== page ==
What Dr. King was saying was that philanthropy needs to take up the cause of justice. Not just charity and generosity but justice and inequality.

So what we have been seeking to do is to raise in the public consciousness that intersection between those of us who are creating wealth and the recipients. The beneficiaries of some of the inequality are the very philanthropists who are now seeking to address poverty, injustice, inequality. That tension is real, and it means—in the words of the late, great John Lewis—we have to get uncomfortable as philanthropists. So that message on our website, on our home­page, is about that: Don’t be so sure of ourselves, that because we have been successful that we have the answers. There is some degree of humility that is needed to be a good philanthropist today.

KT: One of my favorite John Lewis expressions is you have to get into “good trouble.” That’s a little bit of what you’ve been doing, when you look at moving from generosity to justice and the Art for Justice Fund.

DW: The point that we try to make is that solutions to many of these problems are systems reforms. Whether it’s our education system, or our housing system, or our justice system, these are design failures. A system of criminal justice in this country that was designed to lock up more Black and Brown and poor White people—this is not a political statement or conjecture. There is first-person evidence from the actual architects of the war on drugs with President Nixon [that] the creation of the Drug Enforcement Agency was part of a scheme that actually named as its objective to criminalize African Americans.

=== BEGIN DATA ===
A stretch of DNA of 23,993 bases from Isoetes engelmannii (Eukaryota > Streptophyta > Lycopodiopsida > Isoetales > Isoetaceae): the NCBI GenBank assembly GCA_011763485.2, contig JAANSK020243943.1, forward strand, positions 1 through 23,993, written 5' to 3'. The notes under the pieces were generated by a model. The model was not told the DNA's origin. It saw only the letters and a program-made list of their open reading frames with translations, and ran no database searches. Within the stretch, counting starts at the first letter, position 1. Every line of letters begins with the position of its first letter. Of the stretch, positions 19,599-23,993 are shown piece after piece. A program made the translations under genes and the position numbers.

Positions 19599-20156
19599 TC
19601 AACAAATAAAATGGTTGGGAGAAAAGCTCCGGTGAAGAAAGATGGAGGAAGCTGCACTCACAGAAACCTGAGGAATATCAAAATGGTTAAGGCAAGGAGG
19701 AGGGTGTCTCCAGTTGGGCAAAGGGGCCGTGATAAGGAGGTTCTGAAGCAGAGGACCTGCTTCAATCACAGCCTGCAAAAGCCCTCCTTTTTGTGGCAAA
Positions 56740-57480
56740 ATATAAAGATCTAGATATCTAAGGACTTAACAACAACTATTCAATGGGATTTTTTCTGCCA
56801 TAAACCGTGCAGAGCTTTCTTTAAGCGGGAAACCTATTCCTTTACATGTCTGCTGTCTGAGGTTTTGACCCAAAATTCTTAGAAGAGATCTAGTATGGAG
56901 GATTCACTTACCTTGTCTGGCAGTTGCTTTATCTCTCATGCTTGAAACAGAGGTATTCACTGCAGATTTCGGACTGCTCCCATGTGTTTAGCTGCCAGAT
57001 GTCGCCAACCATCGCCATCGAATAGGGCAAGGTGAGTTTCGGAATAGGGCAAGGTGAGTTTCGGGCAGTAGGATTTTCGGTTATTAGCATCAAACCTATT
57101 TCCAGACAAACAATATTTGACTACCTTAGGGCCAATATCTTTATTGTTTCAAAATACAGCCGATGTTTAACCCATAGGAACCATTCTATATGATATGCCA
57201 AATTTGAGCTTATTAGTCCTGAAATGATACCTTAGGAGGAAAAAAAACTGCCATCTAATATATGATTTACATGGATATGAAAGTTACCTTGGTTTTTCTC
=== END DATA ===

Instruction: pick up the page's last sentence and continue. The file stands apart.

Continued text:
This isn’t something that philanthropy, through a job-training program for citizens returning from prisons, is going to solve. Let me be clear: We need those job-training programs, but we have a system problem. We have to design a system that is fair so that we do not have disparate sentencing of African Americans for marijuana, or cocaine, or whatever that may be from suburban Whites. What we know from the research is that if an African American is convicted of a similar crime, they will have a harsher sentence. That’s not conjecture, that’s not anecdote. We have hard evidence demonstrating that.

KT: When Covid happened, did you and your team at the Ford Foundation think, “What can we do differently?” For example, how did the social bond sale come about? What was the conversation that led to that decision?